CWS CROP walk participant signs a Bread for the World petition to President Obama asking him to set a goal and work with Congress on a plan to end hunger in the United States and abroad. (Robin Stephenson).
By Robin Stephenson
Ending hunger takes a village. Churches, non-profits, and faithful individuals respond to hunger in different ways. Holistic approaches to fighting hunger acknowledge immediate need while also advocating for changes to policies that address the root causes of hunger and poverty.
CROP Hunger Walks, community-wide events sponsored by CWS and organized by local volunteers as a way to raise funds to end hunger, illustrate that action and advocacy can join forces in one event.
Last Sunday, Church World Service, Bread for the World, and the Portland, Ore., community came together around the issue of hunger. Nearly 100 participants, old and young—some participating as congregational teams—walked through sunny downtown Portland on a spring day. The walkers, who carried banners and hand-made signs, raised awareness of hunger and drew questions from others enjoying the warm afternoon.
Volunteer Lisa Wenzlick coordinated the walkers, and Steven Anderson served as treasurer. First Christian Church provided hospitality as well as a starting and ending point. Participants raised funds which will be used support local efforts to address hunger as well as CWS’s global work.
The day was rounded out with an advocacy action on behalf of hungry and poor people as individuals signed Bread for the World’s petition asking the president to set a goal and work with Congress on a plan to end hunger in the United States and abroad.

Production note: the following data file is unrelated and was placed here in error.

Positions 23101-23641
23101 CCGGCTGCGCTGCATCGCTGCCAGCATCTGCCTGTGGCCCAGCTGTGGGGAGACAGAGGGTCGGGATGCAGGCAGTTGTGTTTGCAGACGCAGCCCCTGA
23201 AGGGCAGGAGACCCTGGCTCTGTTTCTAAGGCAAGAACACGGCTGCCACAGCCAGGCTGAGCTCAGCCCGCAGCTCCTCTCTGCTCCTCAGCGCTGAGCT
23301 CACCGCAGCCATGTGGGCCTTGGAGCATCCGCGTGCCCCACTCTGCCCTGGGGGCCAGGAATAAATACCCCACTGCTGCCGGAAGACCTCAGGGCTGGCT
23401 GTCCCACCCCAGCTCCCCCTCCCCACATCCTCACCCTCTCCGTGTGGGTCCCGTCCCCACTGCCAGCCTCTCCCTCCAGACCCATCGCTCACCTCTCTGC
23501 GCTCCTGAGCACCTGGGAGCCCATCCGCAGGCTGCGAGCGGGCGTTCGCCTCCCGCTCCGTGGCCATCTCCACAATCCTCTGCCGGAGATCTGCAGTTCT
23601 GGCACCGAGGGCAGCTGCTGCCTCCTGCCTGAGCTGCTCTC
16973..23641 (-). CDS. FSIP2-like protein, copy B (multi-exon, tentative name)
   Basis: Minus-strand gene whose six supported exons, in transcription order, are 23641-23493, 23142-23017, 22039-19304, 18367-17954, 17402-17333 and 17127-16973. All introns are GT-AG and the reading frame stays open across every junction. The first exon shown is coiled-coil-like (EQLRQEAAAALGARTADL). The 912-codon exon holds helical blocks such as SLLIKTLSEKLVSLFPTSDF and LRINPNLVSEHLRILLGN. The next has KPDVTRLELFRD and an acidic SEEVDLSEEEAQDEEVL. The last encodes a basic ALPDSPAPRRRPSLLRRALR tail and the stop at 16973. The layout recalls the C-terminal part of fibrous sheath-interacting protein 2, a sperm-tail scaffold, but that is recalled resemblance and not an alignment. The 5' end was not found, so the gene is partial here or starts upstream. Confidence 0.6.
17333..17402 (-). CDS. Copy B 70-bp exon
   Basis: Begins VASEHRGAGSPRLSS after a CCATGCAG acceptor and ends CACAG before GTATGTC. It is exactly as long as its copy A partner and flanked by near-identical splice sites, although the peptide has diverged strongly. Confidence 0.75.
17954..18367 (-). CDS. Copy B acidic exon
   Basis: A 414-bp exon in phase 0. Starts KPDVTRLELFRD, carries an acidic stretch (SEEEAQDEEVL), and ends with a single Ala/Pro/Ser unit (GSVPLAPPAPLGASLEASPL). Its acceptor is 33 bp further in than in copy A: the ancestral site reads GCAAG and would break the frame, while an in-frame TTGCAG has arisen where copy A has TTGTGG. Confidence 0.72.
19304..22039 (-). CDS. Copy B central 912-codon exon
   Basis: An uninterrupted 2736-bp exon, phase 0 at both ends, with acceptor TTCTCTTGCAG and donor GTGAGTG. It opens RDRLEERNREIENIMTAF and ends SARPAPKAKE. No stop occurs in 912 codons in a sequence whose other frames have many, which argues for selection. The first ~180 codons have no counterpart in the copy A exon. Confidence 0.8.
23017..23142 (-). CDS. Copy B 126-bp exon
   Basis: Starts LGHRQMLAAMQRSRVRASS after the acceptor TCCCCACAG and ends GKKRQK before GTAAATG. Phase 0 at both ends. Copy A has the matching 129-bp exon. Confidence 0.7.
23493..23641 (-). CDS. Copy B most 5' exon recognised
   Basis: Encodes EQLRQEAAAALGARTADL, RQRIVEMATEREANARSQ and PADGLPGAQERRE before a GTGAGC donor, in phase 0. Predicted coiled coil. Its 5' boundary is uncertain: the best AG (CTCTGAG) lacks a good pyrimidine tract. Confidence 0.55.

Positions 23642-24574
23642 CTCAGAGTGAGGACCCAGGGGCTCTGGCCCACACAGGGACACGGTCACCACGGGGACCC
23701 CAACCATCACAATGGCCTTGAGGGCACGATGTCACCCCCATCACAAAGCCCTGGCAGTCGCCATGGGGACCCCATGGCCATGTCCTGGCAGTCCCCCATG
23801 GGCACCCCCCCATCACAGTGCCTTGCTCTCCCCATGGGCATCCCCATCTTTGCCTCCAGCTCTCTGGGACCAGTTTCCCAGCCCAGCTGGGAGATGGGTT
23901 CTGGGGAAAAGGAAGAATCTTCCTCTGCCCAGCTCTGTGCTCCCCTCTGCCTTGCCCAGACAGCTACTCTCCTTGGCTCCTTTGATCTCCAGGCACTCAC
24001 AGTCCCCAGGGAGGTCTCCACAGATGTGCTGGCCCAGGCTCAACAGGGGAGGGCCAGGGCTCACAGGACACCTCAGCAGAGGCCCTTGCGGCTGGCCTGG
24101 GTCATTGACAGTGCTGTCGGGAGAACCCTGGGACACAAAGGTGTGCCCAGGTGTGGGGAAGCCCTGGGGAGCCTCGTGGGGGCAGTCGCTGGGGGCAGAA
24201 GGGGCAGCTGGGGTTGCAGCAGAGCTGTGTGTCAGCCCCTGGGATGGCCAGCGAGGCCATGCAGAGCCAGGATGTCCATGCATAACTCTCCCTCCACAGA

Bread for the World has long had a close relationship with CWS and many CROP Walks nationwide are a reflection of this partnership.
If you would like to get involved, find out if there is a CROP Walk near you or learn how you can organize one in your community.
Marvin Garcia Salas eats breakfast with his son Jesus, 4, in Chiapas, Mexico. Marvin was once an undocumented immigrant in the United States, where he had moved without his family to better support them. Hunger, and a lack of economic opportunity are at the root of much of the undocumented immigration from Mexico. Photo by Laura Elizabeth Pohl/Bread for the World
“Immigration is a hunger issue,” emphasized organizer David Gist during Bread’s monthly grassroots webinar and conference call yesterday. Mixing personal narratives with biblical principles and policy, the call focused on today’s release of a bipartisan Senate bill on immigration reform.